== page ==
In Ancient Egypt, square pyramids were used to create the famous pyramids of Egypt such as the Pyramid of Giza. Pyramids were used to idolize their kings. The Mayan Indians also used pyramids to idolize their leaders. Bringing up different examples of different cultures that talk about the shapes they see in class then it can grab their attention. The link below is a lesson that talks about surface area and volume of cones and pyramids. It seems as an effective tool to assess students if they understand the concepts of SA and Volume.

Source: http://www.cordonline.net/cci_bridges_pdfs/Bridges12_12-5.pdf


Area of a triangle: Vertices (Part 7)

Suppose that the vertices of a triangle are (1,2), (2,5), and (3,1). What is the area of the triangle?

At first blush, this doesn’t fall under any of the categories of SSS, SAS, or ASA. And we certainly aren’t given a base b and a matching height h. The Pythagorean theorem could be used to determine the lengths of the three sides so that Heron’s formula could be used, but that would be extremely painful to do.

Fortunately, there’s another way to find the area of a triangle that directly uses the coordinates of the triangle. It turns out that the area of the triangle is equal to the absolute value of

\displaystyle \frac{1}{2} \left| \begin{array}{ccc} 1 & 2 & 1 \\ 2 & 5 & 1 \\ 3 & 1 & 1 \end{array} \right|

Notice that the first two columns contain the coordinates of the three vertices, while the third column is just padded with 1s. Calculating, we find that the area is

\left| \displaystyle \frac{1}{2} \left( 5 + 6 + 2 - 15 - 4 - 1 \right) \right| = \left| \displaystyle -\frac{7}{2} \right| = \displaystyle \frac{7}{2}

In other words, direct use of the vertices is, in this case, a lot easier than the standard SSS, SAS, or ASA formulas.

A (perhaps) surprising consequence of this formula is that the area of any triangle with integer coordinates must either be an integer or else a half-integer. We’ll see this again when we consider Pick’s theorem in tomorrow’s post.

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There is another way to solve this problem by considering the three vertices as points in \mathbb{R}^3. The vector from (1,2,0) to (2,5,0) is \langle 1,3,0 \rangle, while the vector from (1,2,0) to (3,1,0) is \langle 2,-1,0 \rangle. Therefore, the area of the triangle is one-half the length of the cross-product of these two vectors. Recall that the cross-product of the two vectors is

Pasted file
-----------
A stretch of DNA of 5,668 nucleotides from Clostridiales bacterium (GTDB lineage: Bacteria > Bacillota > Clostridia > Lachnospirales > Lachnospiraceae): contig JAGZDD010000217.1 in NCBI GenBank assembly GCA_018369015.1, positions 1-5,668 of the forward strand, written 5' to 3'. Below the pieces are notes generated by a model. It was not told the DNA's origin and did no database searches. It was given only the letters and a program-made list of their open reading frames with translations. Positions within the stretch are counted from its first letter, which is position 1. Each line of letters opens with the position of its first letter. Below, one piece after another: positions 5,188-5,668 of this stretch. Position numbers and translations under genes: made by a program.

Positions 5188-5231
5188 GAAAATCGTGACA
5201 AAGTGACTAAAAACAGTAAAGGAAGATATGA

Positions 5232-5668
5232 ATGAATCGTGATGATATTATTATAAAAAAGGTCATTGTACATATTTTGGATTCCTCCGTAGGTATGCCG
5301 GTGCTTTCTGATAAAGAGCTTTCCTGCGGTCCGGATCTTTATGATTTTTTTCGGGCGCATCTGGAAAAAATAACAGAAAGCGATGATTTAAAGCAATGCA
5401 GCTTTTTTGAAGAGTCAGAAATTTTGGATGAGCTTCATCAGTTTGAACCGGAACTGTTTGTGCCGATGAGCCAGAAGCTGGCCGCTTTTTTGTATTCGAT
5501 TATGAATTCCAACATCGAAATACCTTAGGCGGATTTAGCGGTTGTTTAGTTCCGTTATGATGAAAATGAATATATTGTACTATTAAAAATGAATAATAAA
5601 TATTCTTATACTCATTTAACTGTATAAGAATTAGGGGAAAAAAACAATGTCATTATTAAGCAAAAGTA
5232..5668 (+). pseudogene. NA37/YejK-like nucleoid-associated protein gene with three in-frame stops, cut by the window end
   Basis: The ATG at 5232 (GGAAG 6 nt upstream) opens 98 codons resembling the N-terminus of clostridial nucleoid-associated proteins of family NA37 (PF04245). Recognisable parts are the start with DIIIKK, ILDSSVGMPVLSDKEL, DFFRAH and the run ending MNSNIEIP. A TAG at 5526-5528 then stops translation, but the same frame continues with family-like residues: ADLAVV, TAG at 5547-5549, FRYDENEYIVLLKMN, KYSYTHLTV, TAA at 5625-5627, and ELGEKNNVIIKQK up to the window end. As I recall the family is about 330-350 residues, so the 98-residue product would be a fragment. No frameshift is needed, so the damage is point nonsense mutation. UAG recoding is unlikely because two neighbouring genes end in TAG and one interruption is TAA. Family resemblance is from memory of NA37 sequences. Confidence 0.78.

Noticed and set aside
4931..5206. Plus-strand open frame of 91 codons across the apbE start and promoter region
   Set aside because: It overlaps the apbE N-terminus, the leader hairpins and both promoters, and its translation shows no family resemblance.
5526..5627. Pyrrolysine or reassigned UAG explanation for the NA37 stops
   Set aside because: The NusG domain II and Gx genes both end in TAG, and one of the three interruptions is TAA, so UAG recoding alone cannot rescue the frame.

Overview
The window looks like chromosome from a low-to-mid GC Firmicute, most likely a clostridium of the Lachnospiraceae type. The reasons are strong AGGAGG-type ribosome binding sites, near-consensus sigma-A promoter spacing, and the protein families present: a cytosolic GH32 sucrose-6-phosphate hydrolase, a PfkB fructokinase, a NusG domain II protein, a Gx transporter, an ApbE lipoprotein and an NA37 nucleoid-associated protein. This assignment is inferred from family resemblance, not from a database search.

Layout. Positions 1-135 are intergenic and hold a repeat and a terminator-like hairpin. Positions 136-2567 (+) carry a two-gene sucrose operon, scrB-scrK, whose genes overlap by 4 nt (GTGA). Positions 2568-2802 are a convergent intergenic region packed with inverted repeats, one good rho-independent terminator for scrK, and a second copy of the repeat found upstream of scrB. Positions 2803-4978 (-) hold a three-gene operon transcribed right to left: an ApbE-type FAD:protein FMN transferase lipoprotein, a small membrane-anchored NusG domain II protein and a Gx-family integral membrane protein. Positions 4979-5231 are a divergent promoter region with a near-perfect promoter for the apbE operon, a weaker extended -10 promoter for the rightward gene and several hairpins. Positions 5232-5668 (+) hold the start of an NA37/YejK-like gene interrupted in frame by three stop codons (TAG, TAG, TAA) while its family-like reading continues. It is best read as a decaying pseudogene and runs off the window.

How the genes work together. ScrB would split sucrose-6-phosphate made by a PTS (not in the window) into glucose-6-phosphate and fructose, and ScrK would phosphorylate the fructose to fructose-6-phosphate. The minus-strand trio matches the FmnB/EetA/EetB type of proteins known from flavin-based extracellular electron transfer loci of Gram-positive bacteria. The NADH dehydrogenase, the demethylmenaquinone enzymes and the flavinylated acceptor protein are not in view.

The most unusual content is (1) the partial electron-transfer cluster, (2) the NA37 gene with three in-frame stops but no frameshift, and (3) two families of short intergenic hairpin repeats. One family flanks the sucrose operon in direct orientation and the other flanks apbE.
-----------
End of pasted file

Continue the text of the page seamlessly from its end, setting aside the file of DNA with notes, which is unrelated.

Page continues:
\langle 1,3,0 \rangle \times \langle 2,-1,0 \rangle = \left| \begin{array}{ccc} {\bf i} & {\bf j} & {\bf k} \\ 1 & 3 & 0 \\ 2 & -1 & 0 \end{array} \right|

\langle 1,3,0 \rangle \times \langle 2,-1,0 \rangle = -7{\bf k}

So the length of the cross-product is clearly 7, so that the area of the triangle is (again) \displaystyle \frac{7}{2}.

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The above technique works for any triangle in \mathbb{R}^3. For example, if we consider a triangle in three-dimensional space with corners at (1,2,3), (4,3,0), and (6,1,9), the area of the triangle may be found by “subtracting” the coordinates to find two vectors along the sides of the triangle and then finding the cross-product of those two vectors.

Furthermore, determinants may be used to find the volume of a tetrahedron in \mathbb{R}^3. Suppose that we now consider the tetrahedron with corners at (1,2,3), (4,3,0), (6,1,9), and (2,5,2). Let’s consider (1,2,3) as the “starting” point and subtract these coordinates from those of the other three points. We then get the three vectors

\langle 3,2,-3 \rangle, \langle 5,-1,6 \rangle, and \langle 1,3,-1 \rangle

One-third of the absolute value of the determinant of these three vectors will be the volume of the tetrahedron.

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This post has revolved around one central idea: a determinant represents an area or a volume. While this particular post has primarily concerned triangles and tetrahedra, I should also mention that determinants are similarly used (without the factors of 1/2 and 1/3) for finding the areas of parallelograms and the volumes of parallelepipeds.

This central idea is also the basis behind an important technique taught in multivariable calculus: integration in polar coordinates and in spherical coordinates.
In two dimensions, the formulas for conversion from polar to rectangular coordinates are

x = r \cos \theta and y = r \sin \theta

Therefore, using the Jacobian, the “infinitesimal area element” used for integrating is

dx dy = \left| \begin{array}{cc} \partial x/\partial r & \partial y/\partial r \\ \partial x/\partial \theta & \partial y/\partial \theta \end{array} \right| dr d\theta

dx dy = \left| \begin{array}{cc} \cos \theta & \sin \theta \\ -r \sin \theta & r \cos \theta \end{array} \right| dr d\theta

dx dy = (r \cos^2 \theta + r \sin^2 \theta) dr d\theta

dx dy = r dr d\theta

Similarly, using a 3 \times 3 determinant, the conversion dx dy dz = r^2 \sin \phi dr d\theta d\phi for spherical coordinates can be obtained.